annals of communications
The New Yorker - July 9, 2001
the microsoft verdict
At the Rockefeller Center headquarters of AOL Time Warner last Thursday, one of the company's senior executives took time to watch the breaking news. The U.S. Court of Appeals for the District of Columbia had delivered a ruling in the Microsoft antitrust case, and, as depicted on the cable television networks, the verdict appeared lopsidedly simple: Microsoft triumphs. Reporters and anchors had not yet read the hundred-and-twenty-five-page decision, but producers had orders to sum it all up right away. So CNBC, CNN, and Fox News latched onto the court's decision to overturn the district court's proposed remedy to split Microsoft in two, and declared a victory for Bill Gates.
At AOL Time Warner, however, there was a surprising serenity. The senior executive was exchanging instant messages about the case while watching the television news, and he was smiling. This seemed odd, since AOL had testified against Microsoft in the trial. Then AOL Time Warner's general counsel, Paul Cappuccio, came into the office, and he was smiling, too. He declared, with some zest, that the verdict was in fact a solid defeat for Microsoft.
Both sides, it turns out, had reason to be pleased. The higher court did spare Microsoft from a breakup, finding that the lower court rushed to order a remedy "without considering the evidence Microsoft sought to introduce." It rejected the lower court's conclusion that Microsoft had illegally attempted to monopolize the Web-browser market. What's more, in returning the case to the district court, the Appeals Court decreed that a new judge should preside. It rebuked the trial judge, Thomas Penfield Jackson, for talking, sometimes indiscreetly, to reporters and thus for calling "into question the integrity of the judicial process." Gates appeared on CNBC Thursday evening and said of the decision, "They reversed most of what was in the district-court ruling."
But the core of the government's case--and of Judge Jackson's earlier decision--was left intact: that Microsoft's Windows operating system held a monopoly over the desktop P.C. market, and that Microsoft used its "market power" to unlawfully "maintain its monopoly in the operating system market," violating the Sherman Antitrust Act. Microsoft, the Appeals Court found, unfairly used its monopoly power to strong-arm computer manufacturers, Internet access providers, Internet content providers, independent software venders, and companies like AOL, Apple, Intel, and Sun Microsystems. The court did not remove the threat of an imposed remedy but simply ordered a new court to devise one. It did not, as Microsoft expected, affirm the company's right to bundle (Microsoft prefers the word "integrate") new features with Windows. It did not throw out as "biased" Judge Jackson's ruling and facts, as Microsoft had urged it to do. And the decision did not end Microsoft's legal ordeal.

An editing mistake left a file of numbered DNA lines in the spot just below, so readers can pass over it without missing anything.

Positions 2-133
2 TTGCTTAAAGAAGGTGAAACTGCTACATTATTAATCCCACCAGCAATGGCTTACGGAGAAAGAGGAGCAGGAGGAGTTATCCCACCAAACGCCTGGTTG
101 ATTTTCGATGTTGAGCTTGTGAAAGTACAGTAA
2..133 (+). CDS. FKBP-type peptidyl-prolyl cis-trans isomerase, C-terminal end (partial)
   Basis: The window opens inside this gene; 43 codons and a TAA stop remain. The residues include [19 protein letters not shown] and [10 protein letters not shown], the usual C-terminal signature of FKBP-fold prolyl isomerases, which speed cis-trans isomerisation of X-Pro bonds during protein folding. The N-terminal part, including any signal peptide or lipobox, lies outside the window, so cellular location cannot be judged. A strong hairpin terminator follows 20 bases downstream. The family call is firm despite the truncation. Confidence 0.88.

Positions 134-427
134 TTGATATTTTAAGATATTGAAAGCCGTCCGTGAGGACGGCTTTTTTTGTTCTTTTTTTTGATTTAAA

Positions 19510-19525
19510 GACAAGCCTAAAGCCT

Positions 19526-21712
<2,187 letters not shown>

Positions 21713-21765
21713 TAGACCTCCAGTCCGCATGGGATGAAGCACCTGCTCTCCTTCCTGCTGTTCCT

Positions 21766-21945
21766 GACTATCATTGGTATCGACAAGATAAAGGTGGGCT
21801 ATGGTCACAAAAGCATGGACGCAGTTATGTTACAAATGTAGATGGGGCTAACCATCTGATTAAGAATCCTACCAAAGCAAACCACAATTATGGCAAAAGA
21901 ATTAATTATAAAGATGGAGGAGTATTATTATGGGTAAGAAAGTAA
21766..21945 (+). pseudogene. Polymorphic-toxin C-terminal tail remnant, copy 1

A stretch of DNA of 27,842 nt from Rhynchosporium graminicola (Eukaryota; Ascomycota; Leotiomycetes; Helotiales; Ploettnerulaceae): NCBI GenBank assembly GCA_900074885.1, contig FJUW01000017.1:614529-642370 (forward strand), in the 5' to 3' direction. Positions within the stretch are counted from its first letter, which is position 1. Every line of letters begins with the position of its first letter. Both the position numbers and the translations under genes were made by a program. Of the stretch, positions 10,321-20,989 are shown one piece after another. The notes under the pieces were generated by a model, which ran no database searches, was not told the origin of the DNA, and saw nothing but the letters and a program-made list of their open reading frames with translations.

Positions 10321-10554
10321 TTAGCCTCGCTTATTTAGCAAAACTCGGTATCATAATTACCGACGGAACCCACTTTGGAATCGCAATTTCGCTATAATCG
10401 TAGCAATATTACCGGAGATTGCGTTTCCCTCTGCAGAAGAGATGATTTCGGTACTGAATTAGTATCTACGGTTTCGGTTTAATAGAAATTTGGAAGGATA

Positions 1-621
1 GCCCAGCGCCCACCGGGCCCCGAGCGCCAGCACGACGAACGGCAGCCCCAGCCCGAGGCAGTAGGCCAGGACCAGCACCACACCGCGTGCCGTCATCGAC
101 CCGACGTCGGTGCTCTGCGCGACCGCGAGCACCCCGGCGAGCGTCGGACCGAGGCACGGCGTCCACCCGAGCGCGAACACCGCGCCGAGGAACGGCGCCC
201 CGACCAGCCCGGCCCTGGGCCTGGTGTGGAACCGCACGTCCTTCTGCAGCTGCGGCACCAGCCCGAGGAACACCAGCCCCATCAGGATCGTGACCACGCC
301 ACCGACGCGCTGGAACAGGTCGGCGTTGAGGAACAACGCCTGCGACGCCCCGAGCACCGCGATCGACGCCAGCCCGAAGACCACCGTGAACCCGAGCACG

As it happens, Judge Jackson had given me a series of interviews, including one in which he said that Bill Gates "has a Napoleonic concept of himself and his company." The Court of Appeals took Judge Jackson to task for what it considered indiscretions in his dealings with the press, and suggested that the ten hours of taped interviews I did with him could not have been "monologues," and that, in the course of inducing "conversation," I might have tainted the Judge with my personal views. I never shared any of my opinions about the case with Judge Jackson. As for the charge of inducing conversation, I plead guilty.
No matter how high Microsoft's stock jumps, the government has the edge. Microsoft has been found guilty and will be penalized. It may have to endure another trial. An attempt will be made to get the government and Microsoft to negotiate an out-of-court settlement, but that won't be easy. The attorneys general of the nineteen states who were part of the original lawsuit must unanimously agree to drop the case before a settlement can be reached, and they will be less inclined to do so, having been fortified with a verdict vindicating their assertion that Microsoft was a predatory monopolist. With the Appeals Court ruling and with pressure from the more hawkish states, President Bush won't want to appear to be letting Microsoft off the hook.
This fall, Microsoft will introduce its new Windows XP operating system. Its marketing strategy will be, as always, to capitalize on its Windows operating system by adding free features. The company is expected to add new digital-photography software, instant messaging, and streaming video and audio, and may continue to make it more difficult for competitors' software to function on Windows. But a company that has been found guilty of monopoly-law violations may not be free to pursue such a strategy. AOL, RealNetworks, Sun, and others may bring lawsuits, compelling the new district-court judge to police Microsoft more closely. Gates hoped that this round would be the last, but it seems that the fight is destined to drag on.
Paul Cappuccio said that AOL Time Warner will press to assure that Microsoft has to "open its desktop" to competing products. This is what the government did when it compelled the Baby Bells to make their telephone wires available as "common carriers" for competitors. And it is what the F.C.C. did last January when it forced AOL Time Warner to open its cable wire to at least three other Internet service providers.
"When the nation's second-highest court rules seven-to-none that you are a monopolist that has violated the antitrust laws," the senior AOL Time Warner executive said with a grin, "it's not a good day, no matter how hard you spin it."